Shining a Light on Missing and Murdered Indigenous Women

In May, at the Washington Interscholastic Athletic Association State Track and Field Championship meet, Rosalie Fish competed to represent Murdered and Missing Indigenous Women. (Tyler Tjomsland / Spokesman-Review)

In the U.S., violence against Indigenous women has reached unprecedented levels. According to the Indian Law Resource Center, more than 80% of Alaska Native and American Indian (AN/AI) women have experienced violence, and more than 50% have experienced sexual violence. Alaska Native women continue to suffer the highest rate of forcible sexual assault and have reported rates of domestic violence up to 10 times higher than in the rest of the U.S.

More than 5,700 AN/AI women and girls were reported missing as of 2016, according to the National Crime Information Center, but only 116 cases were logged in the federal missing persons database. A 2008 study found that women in some tribal communities are 10 times more likely to be murdered than the national average.

Though violence against Indigenous women is a long-standing issue, it has recently garnered increased attention. In May, at the Washington Interscholastic Athletic Association State Track and Field Championship meet, Muckleshoot Tribal Schools student Rosalie Fish (Cowlitz Indian Tribe) received three gold medals, a silver and a sportsmanship award. But the high-school senior from Auburn, Wash., stood out for other reasons as well—at each of her events over the course of the three-day meet, she competed with a handprint of bright red paint over her mouth and the letters “MMIW” (Missing and Murdered Indigenous Women) on her right leg.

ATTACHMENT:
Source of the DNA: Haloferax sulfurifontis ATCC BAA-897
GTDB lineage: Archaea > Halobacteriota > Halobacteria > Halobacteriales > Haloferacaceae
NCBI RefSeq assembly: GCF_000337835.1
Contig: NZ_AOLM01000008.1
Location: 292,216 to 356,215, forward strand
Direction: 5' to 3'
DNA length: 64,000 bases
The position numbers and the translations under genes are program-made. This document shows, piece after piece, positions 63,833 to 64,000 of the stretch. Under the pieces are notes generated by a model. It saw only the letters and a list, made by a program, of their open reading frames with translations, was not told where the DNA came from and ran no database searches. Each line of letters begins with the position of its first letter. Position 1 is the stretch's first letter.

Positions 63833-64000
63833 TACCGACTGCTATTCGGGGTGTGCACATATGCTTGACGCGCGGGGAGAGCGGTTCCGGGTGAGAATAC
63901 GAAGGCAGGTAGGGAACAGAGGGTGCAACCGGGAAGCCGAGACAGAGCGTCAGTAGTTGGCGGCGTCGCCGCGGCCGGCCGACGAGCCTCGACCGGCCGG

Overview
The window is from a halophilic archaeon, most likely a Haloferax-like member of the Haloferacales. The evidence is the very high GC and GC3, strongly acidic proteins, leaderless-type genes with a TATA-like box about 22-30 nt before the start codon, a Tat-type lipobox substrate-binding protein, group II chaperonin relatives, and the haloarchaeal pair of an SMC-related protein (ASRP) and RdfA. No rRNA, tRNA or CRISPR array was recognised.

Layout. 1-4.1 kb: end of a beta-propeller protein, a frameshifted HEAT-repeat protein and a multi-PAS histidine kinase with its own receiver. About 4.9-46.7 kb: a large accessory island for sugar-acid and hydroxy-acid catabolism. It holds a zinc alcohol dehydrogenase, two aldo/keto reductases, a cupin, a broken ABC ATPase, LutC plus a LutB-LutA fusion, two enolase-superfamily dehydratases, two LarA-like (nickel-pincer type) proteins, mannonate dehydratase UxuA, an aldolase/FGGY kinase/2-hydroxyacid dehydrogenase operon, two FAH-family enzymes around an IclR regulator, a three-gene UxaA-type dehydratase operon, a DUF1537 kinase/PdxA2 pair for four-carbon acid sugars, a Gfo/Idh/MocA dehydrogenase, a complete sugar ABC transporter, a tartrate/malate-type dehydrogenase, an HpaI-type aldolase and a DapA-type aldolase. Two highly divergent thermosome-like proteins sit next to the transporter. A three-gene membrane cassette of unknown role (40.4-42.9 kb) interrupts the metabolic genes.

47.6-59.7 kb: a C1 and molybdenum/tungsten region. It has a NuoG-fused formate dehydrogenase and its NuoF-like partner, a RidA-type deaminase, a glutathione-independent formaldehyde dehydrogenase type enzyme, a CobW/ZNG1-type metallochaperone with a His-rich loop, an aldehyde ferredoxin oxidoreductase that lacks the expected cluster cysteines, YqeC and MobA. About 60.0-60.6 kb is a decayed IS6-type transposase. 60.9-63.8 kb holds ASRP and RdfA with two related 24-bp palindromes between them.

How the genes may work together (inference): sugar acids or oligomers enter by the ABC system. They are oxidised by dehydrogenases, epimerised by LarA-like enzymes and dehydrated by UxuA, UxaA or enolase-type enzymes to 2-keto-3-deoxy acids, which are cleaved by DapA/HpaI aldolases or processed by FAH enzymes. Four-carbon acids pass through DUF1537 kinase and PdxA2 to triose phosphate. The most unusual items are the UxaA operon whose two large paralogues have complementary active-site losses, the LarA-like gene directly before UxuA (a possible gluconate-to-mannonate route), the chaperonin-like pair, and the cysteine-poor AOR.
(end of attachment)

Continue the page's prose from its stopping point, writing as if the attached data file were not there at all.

“I had a lot of people ask me, ‘Aren’t you happy to be state champion?’ Suddenly, my state meet felt insignificant compared to what I was running for,” Fish told The Spokesman-Review newspaper.

Others, including the Alaska Native Justice Center, are also working to raise awareness and advocate for change. For example:

  • In January, the topic of missing and murdered Indigenous women was at the forefront of the Women’s March in Juneau, Alaska.
  • In April, the U.S. House of Representatives voted to pass the Violence Against Women Reauthorization Act of 2019 (H.R. 1585), which includes special new protections for AN/AI women, after which the bill went to the Senate for consideration.
  • In Alaska, nonpartisan advocacy group No More Free Passes is seeking to end the state’s crisis of sexual violence by lobbying for policy change, holding leaders accountable and making sexual assault a voting issue.
  • Over two seasons, Canadian Broadcast Corp.’s “Missing and Murdered” podcast has shined a light on the endemic violence against Canada’s Indigenous women and girls. Both the podcast and its lead investigative reporter, Connie Walker (Okanese First Nation), received awards from the Canadian Journalism Foundation in June.

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